Collaboration Among Many Stakeholders Is Critical
It may go without saying that collaboration on certification in such complex contexts will be important. Nevertheless, some examples of effective collaboration will be helpful. One example is the success of the UNESCO Regional Programme of Education for Emergencies project in Somalia, which worked across ministries of education that laid claim to certification responsibilities for citizens in parts of Somalia in the early 1990s; it was able to provide internationally recognized certificates (Kirk 2009). As challenging as it is, this example provides credence to the possibility of certification within the similarly complex northern Syria context. A discussion around collaboration cannot forget the criticality of local partners in any effort.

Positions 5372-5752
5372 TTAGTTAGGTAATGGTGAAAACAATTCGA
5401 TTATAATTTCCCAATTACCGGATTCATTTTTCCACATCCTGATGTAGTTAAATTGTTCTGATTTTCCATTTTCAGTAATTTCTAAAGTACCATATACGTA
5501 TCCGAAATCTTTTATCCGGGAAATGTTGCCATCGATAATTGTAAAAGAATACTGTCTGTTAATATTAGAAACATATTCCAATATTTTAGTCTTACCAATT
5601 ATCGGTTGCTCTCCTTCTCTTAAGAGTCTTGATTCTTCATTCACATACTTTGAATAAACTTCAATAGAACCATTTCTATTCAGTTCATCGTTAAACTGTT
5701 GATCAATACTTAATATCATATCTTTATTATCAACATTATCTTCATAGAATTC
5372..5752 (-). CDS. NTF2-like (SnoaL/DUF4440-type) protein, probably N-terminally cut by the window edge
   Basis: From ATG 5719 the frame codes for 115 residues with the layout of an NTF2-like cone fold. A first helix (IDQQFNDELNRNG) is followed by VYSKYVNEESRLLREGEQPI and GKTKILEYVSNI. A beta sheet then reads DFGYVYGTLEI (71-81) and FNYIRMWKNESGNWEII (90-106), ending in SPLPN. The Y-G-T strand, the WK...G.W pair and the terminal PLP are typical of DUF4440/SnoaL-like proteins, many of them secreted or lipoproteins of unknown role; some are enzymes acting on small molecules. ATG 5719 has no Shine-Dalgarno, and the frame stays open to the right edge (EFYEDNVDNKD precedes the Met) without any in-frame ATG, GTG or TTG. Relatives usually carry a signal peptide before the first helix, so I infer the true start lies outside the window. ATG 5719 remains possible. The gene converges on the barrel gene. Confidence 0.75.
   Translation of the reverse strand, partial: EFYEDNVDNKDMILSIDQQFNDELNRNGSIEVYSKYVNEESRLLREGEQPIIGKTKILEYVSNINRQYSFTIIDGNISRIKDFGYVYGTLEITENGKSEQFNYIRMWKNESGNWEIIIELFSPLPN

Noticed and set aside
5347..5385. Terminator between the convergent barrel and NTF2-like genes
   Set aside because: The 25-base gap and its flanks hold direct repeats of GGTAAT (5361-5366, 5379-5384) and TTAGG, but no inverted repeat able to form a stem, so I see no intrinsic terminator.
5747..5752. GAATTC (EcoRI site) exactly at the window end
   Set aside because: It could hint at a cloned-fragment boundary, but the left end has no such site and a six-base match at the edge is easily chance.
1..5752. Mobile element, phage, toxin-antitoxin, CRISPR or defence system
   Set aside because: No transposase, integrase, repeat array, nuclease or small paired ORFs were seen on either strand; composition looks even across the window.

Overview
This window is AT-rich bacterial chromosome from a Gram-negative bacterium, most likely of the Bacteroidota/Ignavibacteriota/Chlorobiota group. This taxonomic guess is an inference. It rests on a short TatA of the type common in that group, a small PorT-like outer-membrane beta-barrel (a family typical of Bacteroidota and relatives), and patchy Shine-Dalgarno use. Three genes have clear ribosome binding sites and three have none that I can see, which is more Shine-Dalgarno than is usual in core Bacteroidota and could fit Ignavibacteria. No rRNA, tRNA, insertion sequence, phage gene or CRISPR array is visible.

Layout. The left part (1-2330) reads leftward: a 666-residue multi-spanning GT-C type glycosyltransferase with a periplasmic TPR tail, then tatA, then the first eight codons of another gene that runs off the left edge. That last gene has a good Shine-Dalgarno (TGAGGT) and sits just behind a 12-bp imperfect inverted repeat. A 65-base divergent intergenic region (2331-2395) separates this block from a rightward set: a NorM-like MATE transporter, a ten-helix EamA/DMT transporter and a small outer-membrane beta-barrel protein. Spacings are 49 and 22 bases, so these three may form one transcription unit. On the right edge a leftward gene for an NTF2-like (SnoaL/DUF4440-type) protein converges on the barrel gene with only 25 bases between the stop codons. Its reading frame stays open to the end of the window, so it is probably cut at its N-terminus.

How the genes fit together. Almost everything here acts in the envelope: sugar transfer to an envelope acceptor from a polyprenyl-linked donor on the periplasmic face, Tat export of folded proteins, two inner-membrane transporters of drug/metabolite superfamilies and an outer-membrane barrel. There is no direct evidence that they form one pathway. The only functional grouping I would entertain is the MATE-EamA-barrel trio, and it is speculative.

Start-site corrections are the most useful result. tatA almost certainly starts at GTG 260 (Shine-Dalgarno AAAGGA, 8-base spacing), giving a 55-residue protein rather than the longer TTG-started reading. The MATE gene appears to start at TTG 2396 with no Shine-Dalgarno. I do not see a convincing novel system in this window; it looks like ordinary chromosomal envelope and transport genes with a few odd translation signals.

Studies of certification efforts in Cote d’Ivoire (Chelpi-Den Hamer 2007) and Nepal (Parker et al. 2013) during periods of internal con?flict highlighted how valuable local organizations were in starting and supporting education and furthering certification efforts. In these circumstances, local entities have unique resources (e.g., local knowledge, local language capacity, and access). In Cote d’Ivoire, it was local initiatives that enabled the reopening of schools in the north a few months after the start of conflict (Chelpi-Den Hamer 2007). These efforts were later formalized into a local nongovernmental organization (NGO) that then acted, in practice, like a federation, or in some ways like an activated Education Cluster might. Similar undertakings are occurring in northern Syria and a similar pathway seems quite feasible.